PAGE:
Some photographers subscribe to a philosophy of modern photographic purism, frowning upon any use of post-processing techniques and seeing them as a form of cheating. This idea was popularised popularised in the 1930s but few photographers today subscribe to the movement’s ideals of ridding one’s work of “qualities of technique, composition or idea, derivative of any other art form”. Today’s photographic purists have no such ambitions; conversely, they often strive to create highly artistic photographs using only their camera (and physical accessories such as lights and filters) and they extent to which they consider themselves successful correlates directly to the extent to which their results appear to have been created through post-processing when in reality they have been achieved in camera. There are many legitimate reasons not to post-process your digital photographs but the popular notion that all forms of post-processing are somehow inauthentic is deeply misguided.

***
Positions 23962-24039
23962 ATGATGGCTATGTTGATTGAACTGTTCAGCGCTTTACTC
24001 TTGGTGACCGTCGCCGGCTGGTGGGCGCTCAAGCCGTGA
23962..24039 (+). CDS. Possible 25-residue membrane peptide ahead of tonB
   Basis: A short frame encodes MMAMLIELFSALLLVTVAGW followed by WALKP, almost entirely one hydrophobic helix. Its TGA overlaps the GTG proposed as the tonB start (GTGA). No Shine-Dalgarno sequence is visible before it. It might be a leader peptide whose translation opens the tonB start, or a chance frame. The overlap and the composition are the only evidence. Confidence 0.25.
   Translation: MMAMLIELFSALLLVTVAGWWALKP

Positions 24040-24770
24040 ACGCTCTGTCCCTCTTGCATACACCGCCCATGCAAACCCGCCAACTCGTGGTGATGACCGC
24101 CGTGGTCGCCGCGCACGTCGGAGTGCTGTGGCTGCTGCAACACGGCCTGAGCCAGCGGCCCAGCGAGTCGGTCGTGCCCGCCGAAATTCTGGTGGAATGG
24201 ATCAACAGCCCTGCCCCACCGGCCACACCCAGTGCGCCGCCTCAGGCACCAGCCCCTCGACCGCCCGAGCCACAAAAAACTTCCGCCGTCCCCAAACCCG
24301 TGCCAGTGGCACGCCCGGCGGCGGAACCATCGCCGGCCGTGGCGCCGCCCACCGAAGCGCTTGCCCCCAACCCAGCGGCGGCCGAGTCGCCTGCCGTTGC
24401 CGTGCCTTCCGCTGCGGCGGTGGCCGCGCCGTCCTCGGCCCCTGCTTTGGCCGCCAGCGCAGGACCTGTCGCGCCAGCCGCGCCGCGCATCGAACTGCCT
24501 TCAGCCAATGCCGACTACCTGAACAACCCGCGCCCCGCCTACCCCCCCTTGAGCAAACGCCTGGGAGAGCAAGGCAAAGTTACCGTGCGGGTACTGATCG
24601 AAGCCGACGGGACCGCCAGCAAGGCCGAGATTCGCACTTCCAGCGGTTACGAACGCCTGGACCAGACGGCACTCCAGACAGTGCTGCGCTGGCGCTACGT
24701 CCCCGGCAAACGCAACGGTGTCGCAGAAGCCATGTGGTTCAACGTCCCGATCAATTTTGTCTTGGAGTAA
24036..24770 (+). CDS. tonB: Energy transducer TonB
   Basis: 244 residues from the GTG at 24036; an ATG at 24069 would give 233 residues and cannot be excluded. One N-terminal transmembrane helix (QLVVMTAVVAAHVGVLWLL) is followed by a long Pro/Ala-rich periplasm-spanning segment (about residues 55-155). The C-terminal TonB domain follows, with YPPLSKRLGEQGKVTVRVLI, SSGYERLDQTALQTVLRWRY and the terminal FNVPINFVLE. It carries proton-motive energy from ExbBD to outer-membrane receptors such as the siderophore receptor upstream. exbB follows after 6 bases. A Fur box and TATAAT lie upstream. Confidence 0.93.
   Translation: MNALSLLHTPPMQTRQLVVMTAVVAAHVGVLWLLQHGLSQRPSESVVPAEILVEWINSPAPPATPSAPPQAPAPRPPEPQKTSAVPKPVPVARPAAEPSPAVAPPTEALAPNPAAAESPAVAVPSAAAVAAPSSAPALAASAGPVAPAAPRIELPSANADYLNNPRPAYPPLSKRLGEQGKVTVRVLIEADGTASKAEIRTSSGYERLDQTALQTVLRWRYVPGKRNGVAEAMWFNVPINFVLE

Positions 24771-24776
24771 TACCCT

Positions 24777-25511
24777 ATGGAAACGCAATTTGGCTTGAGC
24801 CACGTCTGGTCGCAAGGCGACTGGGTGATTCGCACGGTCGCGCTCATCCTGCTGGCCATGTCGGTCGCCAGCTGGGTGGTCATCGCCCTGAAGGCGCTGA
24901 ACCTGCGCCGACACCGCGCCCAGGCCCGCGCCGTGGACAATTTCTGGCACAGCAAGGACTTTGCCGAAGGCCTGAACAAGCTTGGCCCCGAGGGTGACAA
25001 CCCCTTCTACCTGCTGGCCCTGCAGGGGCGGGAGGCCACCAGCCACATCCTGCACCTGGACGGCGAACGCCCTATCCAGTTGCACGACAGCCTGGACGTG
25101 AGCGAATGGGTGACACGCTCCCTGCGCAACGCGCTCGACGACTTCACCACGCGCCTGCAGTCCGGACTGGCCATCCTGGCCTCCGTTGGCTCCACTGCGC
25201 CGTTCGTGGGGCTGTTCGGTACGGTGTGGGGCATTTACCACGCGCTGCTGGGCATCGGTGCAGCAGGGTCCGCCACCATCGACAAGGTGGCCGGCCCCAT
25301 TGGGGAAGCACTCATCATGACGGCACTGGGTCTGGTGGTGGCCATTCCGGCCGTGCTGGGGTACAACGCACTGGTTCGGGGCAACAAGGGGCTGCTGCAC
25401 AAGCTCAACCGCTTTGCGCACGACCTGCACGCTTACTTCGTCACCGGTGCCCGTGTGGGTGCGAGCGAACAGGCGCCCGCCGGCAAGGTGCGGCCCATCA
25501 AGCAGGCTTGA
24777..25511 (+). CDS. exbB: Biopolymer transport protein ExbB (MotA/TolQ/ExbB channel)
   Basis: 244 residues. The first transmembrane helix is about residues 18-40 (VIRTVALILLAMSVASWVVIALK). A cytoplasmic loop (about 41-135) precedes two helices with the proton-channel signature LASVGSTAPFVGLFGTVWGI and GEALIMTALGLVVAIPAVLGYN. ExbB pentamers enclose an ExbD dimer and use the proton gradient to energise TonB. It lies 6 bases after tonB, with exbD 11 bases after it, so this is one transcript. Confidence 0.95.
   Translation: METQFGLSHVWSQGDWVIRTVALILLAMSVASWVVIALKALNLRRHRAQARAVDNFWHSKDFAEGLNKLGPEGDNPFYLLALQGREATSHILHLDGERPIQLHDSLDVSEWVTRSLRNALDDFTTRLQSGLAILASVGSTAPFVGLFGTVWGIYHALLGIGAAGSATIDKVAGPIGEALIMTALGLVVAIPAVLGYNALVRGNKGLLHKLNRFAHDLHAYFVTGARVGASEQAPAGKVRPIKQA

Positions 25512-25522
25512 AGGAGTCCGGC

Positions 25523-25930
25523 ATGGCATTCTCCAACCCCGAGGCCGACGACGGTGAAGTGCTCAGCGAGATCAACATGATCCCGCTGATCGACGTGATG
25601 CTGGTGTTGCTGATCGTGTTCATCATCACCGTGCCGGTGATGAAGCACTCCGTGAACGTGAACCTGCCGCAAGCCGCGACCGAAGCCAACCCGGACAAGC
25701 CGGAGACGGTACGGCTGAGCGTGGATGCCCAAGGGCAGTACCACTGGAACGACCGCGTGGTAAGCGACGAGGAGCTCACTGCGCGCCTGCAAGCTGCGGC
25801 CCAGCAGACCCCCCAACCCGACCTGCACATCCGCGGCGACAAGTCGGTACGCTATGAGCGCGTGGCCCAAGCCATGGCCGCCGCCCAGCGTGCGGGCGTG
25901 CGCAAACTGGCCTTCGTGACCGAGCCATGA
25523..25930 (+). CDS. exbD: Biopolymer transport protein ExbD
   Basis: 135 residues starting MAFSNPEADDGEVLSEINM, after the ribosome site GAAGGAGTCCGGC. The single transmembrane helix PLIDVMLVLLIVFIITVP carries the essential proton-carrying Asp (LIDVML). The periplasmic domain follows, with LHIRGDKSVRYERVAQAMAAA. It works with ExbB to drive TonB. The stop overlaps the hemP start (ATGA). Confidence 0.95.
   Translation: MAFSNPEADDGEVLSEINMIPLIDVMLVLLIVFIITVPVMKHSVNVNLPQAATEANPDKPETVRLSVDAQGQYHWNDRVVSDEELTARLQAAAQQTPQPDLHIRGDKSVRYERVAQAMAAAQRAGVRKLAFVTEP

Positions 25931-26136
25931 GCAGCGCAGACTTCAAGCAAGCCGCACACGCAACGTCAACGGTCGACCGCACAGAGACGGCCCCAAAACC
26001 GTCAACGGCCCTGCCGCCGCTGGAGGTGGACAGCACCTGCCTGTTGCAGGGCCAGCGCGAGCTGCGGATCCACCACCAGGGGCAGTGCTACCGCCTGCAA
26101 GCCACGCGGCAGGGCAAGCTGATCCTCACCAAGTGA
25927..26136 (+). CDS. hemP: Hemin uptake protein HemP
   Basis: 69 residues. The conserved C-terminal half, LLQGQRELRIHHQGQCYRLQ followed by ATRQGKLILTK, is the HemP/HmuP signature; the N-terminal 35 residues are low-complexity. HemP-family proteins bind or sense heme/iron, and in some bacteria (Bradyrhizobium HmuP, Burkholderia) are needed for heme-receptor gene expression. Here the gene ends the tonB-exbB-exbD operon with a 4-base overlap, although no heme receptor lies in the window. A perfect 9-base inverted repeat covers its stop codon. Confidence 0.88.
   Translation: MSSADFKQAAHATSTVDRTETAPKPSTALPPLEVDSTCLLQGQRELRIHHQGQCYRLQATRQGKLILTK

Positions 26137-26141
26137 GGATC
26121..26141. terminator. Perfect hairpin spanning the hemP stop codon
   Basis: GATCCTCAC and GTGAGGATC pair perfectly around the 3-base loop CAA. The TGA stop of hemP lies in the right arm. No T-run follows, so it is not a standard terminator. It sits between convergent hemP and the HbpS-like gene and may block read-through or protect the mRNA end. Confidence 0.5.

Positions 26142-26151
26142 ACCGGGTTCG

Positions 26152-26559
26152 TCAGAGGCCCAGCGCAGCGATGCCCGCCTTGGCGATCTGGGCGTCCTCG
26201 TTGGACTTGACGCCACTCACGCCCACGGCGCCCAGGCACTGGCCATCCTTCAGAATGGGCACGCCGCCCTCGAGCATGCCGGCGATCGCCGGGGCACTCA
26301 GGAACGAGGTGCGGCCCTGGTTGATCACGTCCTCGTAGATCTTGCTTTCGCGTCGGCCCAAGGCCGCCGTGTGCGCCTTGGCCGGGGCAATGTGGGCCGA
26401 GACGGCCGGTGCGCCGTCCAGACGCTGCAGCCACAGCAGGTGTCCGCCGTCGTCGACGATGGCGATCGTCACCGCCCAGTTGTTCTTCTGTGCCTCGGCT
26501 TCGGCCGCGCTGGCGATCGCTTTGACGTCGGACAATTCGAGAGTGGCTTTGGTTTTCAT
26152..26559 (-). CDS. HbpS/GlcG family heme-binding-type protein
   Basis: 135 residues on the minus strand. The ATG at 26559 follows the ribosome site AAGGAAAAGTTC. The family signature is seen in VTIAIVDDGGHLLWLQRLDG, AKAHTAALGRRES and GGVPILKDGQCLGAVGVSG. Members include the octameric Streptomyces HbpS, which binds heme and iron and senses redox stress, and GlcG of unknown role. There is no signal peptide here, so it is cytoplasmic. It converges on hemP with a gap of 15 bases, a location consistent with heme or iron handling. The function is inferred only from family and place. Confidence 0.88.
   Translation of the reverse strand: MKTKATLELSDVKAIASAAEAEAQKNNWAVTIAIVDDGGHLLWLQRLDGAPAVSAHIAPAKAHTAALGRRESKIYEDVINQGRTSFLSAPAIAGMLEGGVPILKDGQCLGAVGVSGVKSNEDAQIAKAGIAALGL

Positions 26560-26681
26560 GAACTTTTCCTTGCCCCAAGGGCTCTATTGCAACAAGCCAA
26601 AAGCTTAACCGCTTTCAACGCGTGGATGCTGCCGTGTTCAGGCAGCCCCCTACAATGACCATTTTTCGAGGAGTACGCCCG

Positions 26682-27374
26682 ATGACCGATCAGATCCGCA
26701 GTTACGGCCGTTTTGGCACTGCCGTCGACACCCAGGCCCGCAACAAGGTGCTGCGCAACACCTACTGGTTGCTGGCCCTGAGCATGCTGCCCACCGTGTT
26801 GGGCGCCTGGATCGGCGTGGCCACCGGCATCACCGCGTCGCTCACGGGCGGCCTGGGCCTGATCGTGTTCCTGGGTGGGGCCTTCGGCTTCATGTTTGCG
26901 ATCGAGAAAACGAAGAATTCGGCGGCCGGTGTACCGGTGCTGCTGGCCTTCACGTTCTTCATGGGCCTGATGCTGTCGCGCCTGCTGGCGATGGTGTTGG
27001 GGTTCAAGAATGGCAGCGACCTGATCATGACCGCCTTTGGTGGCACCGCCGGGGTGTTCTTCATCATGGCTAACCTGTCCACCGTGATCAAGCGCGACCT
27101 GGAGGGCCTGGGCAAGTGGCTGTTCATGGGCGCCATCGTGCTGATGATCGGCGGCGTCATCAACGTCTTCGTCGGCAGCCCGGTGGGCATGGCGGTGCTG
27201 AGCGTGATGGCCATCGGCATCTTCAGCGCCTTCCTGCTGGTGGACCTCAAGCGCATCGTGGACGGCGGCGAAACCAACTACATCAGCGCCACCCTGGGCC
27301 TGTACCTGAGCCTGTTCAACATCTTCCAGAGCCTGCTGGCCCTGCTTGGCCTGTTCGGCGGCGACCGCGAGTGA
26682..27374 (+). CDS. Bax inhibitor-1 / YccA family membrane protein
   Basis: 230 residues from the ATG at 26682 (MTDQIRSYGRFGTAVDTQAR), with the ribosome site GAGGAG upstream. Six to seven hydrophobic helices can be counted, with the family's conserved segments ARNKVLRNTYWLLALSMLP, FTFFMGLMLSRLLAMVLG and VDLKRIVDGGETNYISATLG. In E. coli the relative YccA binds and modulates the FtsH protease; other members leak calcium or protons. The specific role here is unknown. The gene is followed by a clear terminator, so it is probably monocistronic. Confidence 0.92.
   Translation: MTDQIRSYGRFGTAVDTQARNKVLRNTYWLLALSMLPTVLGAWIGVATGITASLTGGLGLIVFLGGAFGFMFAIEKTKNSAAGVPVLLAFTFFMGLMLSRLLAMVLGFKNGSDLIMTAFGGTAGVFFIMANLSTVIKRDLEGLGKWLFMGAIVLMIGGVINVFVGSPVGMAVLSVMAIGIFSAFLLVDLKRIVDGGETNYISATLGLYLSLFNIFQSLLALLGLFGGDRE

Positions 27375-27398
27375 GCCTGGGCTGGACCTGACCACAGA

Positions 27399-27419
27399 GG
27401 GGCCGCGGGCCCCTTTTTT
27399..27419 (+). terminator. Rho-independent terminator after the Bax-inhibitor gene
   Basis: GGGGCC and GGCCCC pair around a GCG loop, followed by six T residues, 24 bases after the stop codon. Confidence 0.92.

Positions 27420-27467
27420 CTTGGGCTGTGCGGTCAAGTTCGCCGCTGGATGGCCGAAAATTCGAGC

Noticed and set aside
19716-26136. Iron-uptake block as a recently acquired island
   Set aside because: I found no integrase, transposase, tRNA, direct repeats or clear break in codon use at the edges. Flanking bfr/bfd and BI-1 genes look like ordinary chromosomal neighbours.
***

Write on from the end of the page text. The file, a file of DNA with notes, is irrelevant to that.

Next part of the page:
Wildlife photography in England isn’t the easiest of pursuits unless you’re content to photograph pigeons, snails and the occasional squirrel or domesticated cat. Since I love wildlife photography, I started visiting Britain’s many zoos with my camera and I discovered that it is actually quite easy to take great animal portraits at a zoo if you follow a few basic rules.